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Summer Sings at Grace Church Beckon Hymn-Lovers in Brooklyn

How many readers have come across the hymn considered the cure for those with phone trouble?

Titled “The Royal Telephone,” this hymn, assuring the faithful that there’s a steady lifeline to God, has become a perennial favorite at the Grace Church Summer Sings, which start on August 7.

The Summer Sings, held on Tuesdays in August, provide the chance to sing and learn more about beloved hymns, and to explore some of the humorous aspects of hymnody.

Each week will feature a presentation from clergy and musicians. The Rev. Dr. Allen Robinson, rector of Grace Church, will give the first presentation, on August 7. Pam McAllister, director of music at the Park Slope United Methodist Church, presents on August 14. Grace Church’s organist-choirmaster Paul Richard Olson gives his talk on August 21; and longtime Grace chorister and hymnologist Patricia Woodard will give her presentation on August 28.

The Summer Sings run from 7 to 8:30 p.m. in the air-conditioned McKittrick Choir Room. All are welcome.

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Film Draws Its Inspiration From the Poetry of Orphans

St. Ann & the Holy Trinity Church will host a free screening of “Voices Beyond the Wall: Twelve Love Poems from the Murder Capital of the World.”

“Voices Beyond the Wall” (director Brad Coley and executive producer James Franco) is inspired by the writings of girls living at Our Little Roses, an Episcopal orphanage in San Pedro Sula, Honduras.

Fr. Spencer Reece, an Episcopal priest and award-winning poet, spent two years at Our Little Roses helping residents find their voices through poetry, to help heal the trauma of their pasts and prepare to transition to an uncertain future beyond the walls of the orphanage.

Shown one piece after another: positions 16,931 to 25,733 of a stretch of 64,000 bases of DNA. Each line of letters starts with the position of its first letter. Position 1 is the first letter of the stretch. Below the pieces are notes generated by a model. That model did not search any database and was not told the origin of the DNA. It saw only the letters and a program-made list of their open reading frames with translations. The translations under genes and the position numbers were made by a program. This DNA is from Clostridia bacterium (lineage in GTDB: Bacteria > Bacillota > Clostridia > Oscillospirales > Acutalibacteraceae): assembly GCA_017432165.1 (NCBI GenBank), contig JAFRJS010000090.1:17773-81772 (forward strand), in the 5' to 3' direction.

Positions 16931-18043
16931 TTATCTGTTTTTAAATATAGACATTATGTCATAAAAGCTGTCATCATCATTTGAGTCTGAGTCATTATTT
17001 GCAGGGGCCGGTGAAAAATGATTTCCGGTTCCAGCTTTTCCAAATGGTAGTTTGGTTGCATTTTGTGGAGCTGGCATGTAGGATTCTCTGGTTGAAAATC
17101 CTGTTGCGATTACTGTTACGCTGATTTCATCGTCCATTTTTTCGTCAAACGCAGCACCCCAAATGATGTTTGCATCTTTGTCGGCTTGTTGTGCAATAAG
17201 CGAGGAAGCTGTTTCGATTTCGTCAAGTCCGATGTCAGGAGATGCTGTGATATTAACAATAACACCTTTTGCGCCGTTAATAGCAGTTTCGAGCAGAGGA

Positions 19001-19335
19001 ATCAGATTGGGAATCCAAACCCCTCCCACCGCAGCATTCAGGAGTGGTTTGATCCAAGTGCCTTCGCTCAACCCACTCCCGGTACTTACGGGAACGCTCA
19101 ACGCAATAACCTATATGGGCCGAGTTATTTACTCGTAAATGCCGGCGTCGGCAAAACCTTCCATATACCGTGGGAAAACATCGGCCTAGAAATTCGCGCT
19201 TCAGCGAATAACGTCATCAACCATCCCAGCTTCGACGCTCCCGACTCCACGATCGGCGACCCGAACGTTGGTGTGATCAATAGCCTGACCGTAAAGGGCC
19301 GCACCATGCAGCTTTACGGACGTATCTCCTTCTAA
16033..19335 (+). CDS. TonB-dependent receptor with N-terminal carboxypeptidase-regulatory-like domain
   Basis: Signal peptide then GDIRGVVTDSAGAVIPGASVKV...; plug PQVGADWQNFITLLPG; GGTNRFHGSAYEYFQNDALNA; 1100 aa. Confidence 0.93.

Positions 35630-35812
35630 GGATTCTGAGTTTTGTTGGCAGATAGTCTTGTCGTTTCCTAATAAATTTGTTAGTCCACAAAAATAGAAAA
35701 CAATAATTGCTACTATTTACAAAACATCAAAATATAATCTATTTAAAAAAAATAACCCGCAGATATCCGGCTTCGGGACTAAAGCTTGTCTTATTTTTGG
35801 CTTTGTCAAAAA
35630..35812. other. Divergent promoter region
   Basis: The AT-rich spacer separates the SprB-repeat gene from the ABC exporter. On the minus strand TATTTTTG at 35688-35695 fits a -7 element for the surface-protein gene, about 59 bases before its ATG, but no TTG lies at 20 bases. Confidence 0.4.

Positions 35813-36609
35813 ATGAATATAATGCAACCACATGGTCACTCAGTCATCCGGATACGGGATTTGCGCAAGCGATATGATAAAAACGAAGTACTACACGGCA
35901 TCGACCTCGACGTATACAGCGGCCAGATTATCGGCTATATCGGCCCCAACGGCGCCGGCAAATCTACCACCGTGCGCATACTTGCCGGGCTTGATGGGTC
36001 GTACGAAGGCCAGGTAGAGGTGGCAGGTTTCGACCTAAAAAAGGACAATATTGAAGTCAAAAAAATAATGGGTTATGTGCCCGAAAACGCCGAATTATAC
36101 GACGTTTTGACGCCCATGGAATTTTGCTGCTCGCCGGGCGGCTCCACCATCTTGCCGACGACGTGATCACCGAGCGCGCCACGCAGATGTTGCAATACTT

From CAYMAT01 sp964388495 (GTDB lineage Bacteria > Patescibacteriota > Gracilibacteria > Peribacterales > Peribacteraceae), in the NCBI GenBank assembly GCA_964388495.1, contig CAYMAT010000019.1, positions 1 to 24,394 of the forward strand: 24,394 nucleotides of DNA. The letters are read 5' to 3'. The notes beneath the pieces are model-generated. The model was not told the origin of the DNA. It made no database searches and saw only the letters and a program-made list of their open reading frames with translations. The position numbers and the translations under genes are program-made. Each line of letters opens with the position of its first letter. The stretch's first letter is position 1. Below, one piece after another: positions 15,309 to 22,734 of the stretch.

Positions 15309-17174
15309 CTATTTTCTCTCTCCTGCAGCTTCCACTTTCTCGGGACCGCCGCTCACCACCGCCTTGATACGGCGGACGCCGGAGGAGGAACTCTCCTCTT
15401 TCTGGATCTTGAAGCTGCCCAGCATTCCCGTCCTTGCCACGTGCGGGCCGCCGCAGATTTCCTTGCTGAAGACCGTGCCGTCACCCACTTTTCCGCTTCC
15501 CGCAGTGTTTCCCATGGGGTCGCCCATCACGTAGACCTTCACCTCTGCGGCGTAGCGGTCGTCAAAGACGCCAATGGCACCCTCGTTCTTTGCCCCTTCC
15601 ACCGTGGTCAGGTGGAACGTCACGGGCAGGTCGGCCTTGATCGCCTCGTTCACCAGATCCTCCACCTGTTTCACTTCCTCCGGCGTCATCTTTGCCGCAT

He collaborated with Luis J. Rodriguez to edit and publish the girls’ poems in a volume titled, “Counting Time Like People Count Stars” (copyright 2017 by Northwestern University Press).

Fr. Reece will preach at the 11:15 a.m. Holy Eucharist at St. Ann’s on Sunday, August 5, and will be present for the screening, which begins at 1:30 p.m.

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Operation Backpack Provides School Supplies for Homeless Kids

St. Ann’s is conducting its sixth annual drive to collect school supplies for homeless children in support of the Volunteers of America Operation Backpack.

New school supplies and backpacks can be dropped off in the parish hall beginning this month and will be collected until Sunday, August 5. Further details for how to support the effort will be shared throughout the summer.

Forms with the lists of supplies for each age group are available online also. The forms should be completed and returned with the donation. There is a particular need this year for supplies for the ninth to 12th grade group due to an increase in the shelter population among teens, particularly LGBTQ+.